In biomass, is that for combined heat and power plants?
Walsh: That or just burning wood waste in some form. We're working on a project that's in the Northeast that we'll hopefully announce soon that looks very promising. And then, of course, geothermal, we like what we see there. We've been doing it for years. We understand that it's about the resource, and we have to have confidence that the resource will be there to supply you for the next 15 or 20 years.

Solar we like. There are challenges getting the costs (of photovoltaic, or electric panels) down, but there are subsidies available to make them work today.

Is your solar involvement only for utility-scale projects?
Walsh: We lean more toward utility scale because we like to put big dollars to work in individual transactions. We are trying to find a way to play in the smaller commercial side, maybe teaming up with other parts of GE used to doing smaller scale projects.

We like what we see in solar thermal. From a cost of power standpoint, it competes very nicely--in the right market. It has to be in the desert market. We have an investment in one in the Mojave Desert that has been there since the late '80s.

Are there any areas that don't look too good to you?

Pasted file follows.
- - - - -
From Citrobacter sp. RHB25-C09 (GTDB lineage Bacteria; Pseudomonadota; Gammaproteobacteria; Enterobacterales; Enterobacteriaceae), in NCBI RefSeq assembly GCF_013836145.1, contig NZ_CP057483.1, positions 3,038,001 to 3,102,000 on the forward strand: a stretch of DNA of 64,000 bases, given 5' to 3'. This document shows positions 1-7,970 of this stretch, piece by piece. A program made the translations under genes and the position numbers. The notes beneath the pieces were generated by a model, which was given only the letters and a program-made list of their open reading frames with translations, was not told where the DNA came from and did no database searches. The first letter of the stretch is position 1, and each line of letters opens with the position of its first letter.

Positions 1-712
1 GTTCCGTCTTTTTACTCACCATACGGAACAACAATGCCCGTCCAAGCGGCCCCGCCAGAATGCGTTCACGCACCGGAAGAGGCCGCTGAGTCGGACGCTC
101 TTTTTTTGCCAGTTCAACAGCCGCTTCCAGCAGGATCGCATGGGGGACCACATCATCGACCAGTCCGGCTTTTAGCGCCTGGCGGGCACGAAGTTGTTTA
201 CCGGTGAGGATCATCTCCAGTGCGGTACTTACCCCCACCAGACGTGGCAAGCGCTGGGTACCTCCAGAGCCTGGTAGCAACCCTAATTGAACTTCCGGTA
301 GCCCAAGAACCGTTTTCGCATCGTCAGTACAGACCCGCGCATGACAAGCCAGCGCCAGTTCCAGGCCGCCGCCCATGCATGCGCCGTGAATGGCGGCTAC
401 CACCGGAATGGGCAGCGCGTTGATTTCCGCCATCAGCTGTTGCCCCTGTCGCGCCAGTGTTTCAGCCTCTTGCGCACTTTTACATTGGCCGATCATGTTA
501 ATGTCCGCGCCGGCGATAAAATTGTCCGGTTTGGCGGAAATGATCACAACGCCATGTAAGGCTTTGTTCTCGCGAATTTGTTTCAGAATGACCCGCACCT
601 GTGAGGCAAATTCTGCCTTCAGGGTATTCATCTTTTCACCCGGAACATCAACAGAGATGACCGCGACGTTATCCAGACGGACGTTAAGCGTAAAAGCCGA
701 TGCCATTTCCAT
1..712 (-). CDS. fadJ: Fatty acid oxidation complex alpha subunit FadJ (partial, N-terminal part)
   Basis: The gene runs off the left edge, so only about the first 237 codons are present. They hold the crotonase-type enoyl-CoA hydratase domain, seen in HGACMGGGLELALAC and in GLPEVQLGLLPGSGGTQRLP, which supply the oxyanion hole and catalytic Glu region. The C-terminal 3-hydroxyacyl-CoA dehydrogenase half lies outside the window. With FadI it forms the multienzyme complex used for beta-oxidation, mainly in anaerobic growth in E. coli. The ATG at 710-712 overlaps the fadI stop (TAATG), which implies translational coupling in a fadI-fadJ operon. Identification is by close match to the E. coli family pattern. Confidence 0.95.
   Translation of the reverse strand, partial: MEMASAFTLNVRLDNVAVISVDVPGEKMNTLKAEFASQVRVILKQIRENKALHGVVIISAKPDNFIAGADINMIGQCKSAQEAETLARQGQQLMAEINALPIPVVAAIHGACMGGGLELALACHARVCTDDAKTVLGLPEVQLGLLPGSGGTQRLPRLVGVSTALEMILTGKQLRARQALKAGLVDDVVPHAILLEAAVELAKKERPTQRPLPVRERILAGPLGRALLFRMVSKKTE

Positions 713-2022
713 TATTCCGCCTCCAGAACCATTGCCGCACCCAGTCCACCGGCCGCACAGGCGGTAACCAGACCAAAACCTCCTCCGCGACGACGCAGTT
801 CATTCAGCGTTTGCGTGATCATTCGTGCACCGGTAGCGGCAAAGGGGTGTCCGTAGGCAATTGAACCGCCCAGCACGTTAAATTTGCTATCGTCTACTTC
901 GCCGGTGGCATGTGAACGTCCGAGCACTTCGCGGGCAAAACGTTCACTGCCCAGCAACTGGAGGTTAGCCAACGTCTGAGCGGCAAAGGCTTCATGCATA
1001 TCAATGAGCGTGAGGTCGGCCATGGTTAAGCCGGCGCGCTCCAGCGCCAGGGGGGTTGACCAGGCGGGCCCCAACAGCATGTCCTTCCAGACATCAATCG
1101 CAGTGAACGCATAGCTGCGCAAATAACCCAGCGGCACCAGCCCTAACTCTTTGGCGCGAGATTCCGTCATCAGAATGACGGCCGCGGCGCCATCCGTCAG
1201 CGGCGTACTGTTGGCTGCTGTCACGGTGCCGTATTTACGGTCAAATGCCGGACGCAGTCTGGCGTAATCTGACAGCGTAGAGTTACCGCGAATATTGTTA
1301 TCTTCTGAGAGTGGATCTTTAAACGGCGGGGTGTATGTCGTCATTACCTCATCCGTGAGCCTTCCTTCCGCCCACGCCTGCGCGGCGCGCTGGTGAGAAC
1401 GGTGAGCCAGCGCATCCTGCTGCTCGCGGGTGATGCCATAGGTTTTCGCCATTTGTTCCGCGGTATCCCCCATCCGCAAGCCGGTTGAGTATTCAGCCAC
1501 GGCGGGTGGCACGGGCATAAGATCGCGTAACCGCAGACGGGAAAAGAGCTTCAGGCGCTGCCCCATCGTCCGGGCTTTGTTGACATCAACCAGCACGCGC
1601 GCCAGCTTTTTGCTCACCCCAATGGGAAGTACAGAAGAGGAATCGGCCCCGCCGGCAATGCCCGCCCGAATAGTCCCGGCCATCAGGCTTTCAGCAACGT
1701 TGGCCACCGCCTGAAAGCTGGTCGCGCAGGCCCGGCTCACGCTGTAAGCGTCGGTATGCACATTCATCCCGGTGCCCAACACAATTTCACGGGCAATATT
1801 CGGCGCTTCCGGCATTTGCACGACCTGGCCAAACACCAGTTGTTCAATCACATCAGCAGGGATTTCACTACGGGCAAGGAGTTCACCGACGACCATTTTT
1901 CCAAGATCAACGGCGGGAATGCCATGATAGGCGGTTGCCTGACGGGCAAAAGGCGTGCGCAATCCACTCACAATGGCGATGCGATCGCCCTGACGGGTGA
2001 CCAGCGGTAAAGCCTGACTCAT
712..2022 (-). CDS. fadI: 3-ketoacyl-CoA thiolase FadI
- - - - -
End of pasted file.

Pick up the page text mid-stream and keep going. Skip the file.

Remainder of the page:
Walsh: As I said, wind looks the best. In the area of biofuels--not to pat ourselves on the back--but we were concerned when we looked at corn-based ethanol. You've got on one side commodity risk with corn competing with food. You've got commodity risk on the other side competing with gasoline, and you definitely can get whipsawed by that. Some of these projects are going to get restructured.

We saw some deals that had some very short-term hedges available, but they were looking for financing in a time period that goes beyond the time of the hedge, so we stayed clear of that. But we still think there will be some smart plays with cellulosic (ethanol) and biodiesel, which has better fundamentals arguably. And maybe Brazilian sugar cane-based. Sugar cane is just a better feedstock--the energy balance is much better. Even though it is a food product, it has a better yield than corn.